September 26

Cass Sunstein and Adrian Vermeule: The Internal Morality of Administrative Law

Administrative law in the United States (and in many other nations as well) has a kind of morality, closely connected with Lon Fuller’s views about the morality of law. In the United States, important and disparate judge-made doctrines, both large and small, are unified by a commitment to that morality. In numerous cases, federal courts have […]

September 17

ADMINISTRATIVE LAW DIGEST

This post contains a roundup of recent developments (in and out of courts) and recent scholarship in the area of administrative law around the common law world. To submit content for our next update, please email us at alawblogorg@gmail.com. Judicial Developments in Administrative Law Canada: The Supreme Court of Canada held that the Canadian Human Rights […]

September 12

Dinesha Samararatne: Travelling jurisprudence and porous boundaries – prospects for Comparative Public Law

Why do judges consider foreign judgements in writing their own judgements? When lawyers cite foreign authorities in litigation what forms of influence does it have on the proceedings? How does one understand its impact? What frames of analysis should one use to understand the impact? These questions of comparative method are key to understanding the […]

July 18

HOLIDAY BREAK & CALL FOR SUBMISSIONS

Dear Readers, The Blog will be taking a break for the holidays, returning in September with new content. We welcome new submissions and content on any subject of administrative law in the common law world. Please visit here for further information on making a submission. Thank you, The Editors

July 17

Prashant Narang: Difficulty of Doing Business – A Study of Judicial Review of Economic Restrictions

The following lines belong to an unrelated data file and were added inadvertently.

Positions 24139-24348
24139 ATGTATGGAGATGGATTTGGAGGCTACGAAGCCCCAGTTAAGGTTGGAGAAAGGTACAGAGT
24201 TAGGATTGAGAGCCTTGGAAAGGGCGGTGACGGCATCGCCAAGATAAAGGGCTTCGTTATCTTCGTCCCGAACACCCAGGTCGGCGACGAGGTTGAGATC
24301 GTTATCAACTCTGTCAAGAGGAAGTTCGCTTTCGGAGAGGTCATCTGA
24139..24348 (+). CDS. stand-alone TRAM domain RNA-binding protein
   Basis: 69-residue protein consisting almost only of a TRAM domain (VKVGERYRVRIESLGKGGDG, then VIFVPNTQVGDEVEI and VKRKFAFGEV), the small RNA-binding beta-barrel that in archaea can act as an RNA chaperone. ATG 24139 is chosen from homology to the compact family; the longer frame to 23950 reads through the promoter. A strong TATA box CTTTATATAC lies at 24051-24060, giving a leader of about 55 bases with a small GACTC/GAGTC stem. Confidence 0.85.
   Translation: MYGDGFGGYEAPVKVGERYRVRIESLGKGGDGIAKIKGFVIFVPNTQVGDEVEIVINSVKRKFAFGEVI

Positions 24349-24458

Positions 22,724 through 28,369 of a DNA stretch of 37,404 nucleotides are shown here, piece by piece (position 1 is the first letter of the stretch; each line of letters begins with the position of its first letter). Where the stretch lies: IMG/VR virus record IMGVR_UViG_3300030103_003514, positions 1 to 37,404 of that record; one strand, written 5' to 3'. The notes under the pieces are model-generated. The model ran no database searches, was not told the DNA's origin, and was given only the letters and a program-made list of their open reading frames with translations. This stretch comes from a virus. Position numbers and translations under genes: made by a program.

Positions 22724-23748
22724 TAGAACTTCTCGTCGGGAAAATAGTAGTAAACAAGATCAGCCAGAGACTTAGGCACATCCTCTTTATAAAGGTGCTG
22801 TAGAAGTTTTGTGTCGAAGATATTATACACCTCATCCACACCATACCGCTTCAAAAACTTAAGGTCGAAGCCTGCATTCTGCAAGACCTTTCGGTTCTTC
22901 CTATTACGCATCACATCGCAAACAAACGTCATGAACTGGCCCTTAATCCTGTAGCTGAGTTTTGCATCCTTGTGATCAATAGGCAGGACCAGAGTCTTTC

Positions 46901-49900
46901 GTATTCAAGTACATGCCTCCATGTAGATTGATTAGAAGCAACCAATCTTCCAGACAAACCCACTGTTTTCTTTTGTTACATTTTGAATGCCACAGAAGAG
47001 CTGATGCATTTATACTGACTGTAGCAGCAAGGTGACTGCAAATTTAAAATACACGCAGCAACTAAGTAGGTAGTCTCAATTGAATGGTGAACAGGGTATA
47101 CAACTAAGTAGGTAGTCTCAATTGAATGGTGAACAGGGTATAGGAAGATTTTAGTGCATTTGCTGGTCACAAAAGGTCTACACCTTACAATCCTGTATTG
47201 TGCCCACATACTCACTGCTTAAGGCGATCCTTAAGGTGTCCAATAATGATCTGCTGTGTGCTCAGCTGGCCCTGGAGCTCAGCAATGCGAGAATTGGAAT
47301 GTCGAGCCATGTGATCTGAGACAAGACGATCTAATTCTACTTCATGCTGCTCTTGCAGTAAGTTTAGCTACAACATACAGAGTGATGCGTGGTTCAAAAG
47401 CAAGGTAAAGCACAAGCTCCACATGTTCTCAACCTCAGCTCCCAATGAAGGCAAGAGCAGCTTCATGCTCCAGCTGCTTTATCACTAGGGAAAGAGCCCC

The post argues that in the context of article 19(1)(g) – Right to practise Profession, Occupation, Trade and Business (POTB) of the Constitution of India, the Court often responded to constitutional challenges under article 19(1)(g) with either a partial review, weak review or deference. Judicial Review under article 19(1)(g) As per the Constitution, reasonableness and […]

July 16

Mark Mancini: Deference and Delegation as Fickle Bedfellows

The administrative state, the supposed sword of progressives, is not necessarily so. In many countries, the administrative state was constituted on the urging of progressives to advance a social justice agenda. In the United States, progressive reformers during the New Deal era sought to make government a “prescriptive entity” designed to advance certain progressive goals. […]

June 27

Administrative Law Digest

This post contains a roundup of recent developments (in and out of courts) and recent scholarship in the area of administrative law around the common law world. To submit content for our next update, please email us at alawblogorg@gmail.com. Judicial Developments in Administrative Law Canada: The Supreme Court of Canada unanimously rejected judicial review of the […]